Carthage and its coins
- Published: May 23, 2013, 8 PM
As one of the great cities of the ancient world, Carthage witnessed its share of successes and failures until, in 146 B.C., it was destroyed by the Romans.
Even so, its ideal location and sheltered harbor allowed the city to return to importance. By the first century A.D. it was again large and prosperous, and it remained a key city of the Roman Empire until it was conquered by the Vandals some four centuries later.
Carthage had been founded late in the ninth century B.C. by colonists from Tyre in Phoenicia, at the other end of the Mediterranean. Those intrepid sailors sought good harbors to support their mercantile interests, and few sites in the Western Mediterranean were as well suited as Carthage.
Furthermore, it was close to Sicily, Italy, Sardinia and Corsica, and not too distant from the Balearic Islands, Spain and Gaul. Being on the African continent, it was also ideal for trade with sub-Saharan Africa, and in time its coastal territories were developed into a rich agricultural belt.
The site had its problems, though. Raids by local Berbers were a constant source of anxiety, and its proximity to Greeks and Romans in Sicily and Italy fueled centuries of warfare for supremacy in the region.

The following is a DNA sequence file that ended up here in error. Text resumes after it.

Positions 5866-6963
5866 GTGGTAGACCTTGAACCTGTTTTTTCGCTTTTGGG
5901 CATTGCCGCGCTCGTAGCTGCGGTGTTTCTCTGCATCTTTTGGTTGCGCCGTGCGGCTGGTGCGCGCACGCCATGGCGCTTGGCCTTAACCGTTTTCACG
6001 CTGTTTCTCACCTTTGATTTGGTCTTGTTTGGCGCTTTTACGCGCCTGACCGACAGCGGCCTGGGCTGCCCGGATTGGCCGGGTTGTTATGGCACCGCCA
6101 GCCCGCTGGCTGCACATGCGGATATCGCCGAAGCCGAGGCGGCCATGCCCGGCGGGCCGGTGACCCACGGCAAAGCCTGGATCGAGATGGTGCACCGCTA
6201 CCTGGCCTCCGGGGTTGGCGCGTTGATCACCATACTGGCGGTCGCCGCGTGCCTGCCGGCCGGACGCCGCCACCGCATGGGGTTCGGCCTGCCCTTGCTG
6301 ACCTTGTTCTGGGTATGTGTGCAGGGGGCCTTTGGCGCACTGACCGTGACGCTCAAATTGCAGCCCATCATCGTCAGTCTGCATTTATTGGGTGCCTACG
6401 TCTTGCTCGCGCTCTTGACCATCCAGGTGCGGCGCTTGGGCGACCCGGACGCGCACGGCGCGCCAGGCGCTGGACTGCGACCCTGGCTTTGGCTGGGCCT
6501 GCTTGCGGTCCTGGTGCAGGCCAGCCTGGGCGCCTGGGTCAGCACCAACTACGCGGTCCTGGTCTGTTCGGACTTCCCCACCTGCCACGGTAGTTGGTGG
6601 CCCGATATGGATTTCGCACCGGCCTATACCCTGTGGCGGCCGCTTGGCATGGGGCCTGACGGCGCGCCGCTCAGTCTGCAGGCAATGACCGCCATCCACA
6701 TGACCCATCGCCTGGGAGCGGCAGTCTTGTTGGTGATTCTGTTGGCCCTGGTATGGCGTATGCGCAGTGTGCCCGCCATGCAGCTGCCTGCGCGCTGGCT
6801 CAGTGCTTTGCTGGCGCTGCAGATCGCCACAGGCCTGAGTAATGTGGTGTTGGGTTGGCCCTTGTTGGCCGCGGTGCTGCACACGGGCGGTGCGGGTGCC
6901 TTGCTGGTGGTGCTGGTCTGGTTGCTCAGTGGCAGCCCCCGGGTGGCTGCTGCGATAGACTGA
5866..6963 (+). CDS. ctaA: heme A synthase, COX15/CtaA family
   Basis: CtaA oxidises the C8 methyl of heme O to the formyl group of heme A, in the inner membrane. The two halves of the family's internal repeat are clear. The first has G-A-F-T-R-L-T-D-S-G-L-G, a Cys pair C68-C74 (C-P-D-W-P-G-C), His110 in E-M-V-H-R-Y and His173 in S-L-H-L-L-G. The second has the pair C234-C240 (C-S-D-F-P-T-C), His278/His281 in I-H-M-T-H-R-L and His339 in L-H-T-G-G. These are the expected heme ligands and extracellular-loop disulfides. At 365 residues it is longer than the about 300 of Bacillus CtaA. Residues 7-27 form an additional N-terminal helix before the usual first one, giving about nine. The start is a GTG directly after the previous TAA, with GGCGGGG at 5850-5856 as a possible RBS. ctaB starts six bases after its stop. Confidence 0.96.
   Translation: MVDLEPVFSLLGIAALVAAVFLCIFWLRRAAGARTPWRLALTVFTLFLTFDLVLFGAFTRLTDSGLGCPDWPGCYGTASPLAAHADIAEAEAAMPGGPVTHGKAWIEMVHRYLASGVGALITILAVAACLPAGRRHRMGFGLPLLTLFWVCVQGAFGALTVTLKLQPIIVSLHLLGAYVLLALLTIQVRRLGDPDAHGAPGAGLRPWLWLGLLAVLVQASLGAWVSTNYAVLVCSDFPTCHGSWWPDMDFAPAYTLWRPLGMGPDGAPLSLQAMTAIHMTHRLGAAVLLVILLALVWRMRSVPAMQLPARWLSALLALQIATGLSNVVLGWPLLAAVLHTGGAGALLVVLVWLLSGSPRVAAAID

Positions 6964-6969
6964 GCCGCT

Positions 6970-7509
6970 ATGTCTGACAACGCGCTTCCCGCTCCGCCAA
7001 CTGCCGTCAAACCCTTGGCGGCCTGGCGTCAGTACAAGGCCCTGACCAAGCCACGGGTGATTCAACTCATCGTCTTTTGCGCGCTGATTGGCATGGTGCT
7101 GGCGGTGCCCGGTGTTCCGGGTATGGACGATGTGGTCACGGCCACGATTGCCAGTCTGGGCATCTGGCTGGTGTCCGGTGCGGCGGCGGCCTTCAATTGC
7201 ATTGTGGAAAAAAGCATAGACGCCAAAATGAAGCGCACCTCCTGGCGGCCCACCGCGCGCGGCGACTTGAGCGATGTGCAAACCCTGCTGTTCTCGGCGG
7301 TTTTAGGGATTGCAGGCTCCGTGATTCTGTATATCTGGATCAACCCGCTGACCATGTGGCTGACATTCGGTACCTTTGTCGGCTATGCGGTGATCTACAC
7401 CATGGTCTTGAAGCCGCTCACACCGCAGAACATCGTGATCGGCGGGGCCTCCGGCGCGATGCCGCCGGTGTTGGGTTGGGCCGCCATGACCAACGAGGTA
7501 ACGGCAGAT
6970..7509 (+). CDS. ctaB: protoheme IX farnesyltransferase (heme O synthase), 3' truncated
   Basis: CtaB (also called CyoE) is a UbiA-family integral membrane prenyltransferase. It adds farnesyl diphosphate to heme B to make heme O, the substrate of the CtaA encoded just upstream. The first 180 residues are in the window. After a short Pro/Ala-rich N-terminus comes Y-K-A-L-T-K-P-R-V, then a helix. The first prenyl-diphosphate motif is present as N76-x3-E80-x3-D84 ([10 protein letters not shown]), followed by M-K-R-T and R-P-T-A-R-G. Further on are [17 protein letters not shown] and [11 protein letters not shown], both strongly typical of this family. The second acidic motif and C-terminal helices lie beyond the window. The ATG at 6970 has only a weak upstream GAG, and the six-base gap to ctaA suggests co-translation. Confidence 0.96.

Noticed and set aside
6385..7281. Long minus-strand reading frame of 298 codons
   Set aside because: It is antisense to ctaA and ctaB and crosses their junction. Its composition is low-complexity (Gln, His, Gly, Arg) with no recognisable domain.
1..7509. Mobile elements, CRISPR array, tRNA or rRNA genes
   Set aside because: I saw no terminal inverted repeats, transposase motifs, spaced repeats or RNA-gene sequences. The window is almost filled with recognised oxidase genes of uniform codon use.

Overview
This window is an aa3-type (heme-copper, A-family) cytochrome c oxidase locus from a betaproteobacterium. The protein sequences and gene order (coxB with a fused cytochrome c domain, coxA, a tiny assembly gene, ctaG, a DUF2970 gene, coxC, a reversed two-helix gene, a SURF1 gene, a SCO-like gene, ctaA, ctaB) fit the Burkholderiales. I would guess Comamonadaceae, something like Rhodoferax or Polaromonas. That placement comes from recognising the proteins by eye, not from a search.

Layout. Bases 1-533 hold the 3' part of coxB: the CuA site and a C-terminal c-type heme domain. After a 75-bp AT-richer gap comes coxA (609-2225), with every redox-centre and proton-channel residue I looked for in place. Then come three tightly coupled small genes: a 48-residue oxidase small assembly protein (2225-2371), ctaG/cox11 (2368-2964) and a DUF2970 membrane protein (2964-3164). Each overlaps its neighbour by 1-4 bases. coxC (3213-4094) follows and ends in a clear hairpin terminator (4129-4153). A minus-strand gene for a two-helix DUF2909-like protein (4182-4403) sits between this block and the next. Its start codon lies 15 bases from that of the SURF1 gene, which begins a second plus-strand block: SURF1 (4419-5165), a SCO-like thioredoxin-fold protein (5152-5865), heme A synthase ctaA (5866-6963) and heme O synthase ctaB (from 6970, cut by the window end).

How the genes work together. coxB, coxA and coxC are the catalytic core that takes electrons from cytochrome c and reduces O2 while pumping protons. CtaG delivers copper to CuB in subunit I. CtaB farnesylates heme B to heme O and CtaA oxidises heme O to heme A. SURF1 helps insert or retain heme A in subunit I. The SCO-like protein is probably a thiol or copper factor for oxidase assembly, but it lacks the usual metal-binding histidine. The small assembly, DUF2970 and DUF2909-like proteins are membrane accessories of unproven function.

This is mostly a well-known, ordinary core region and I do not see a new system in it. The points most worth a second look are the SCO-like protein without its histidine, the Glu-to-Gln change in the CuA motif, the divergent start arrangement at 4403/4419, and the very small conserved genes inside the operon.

The first Carthaginian coins were struck late in the fifth- and early in the fourth-centuries B.C. at their strongholds in northwestern Sicily. The rest of Sicily was under Greek control, except for inland areas, which still were home to native settlements.
Most of these early “Siculo-Punic” issues were silver tetradrachms and didrachms, though some silver fractions and base metal issues also were struck. These Siculo-Punic coins were associated with Carthaginian efforts from about 410 to 396 B.C. to conquer Sicily. They found considerable success, but the plague affected the Carthaginian armies and brought an end to Carthage’s efforts.
Animosity between the Greeks and Carthaginians continued to run high, with a frequent return to hostilities, into the early third century B.C. Many silver coins are associated with Carthaginian efforts to defeat the Greeks in Sicily during this long period.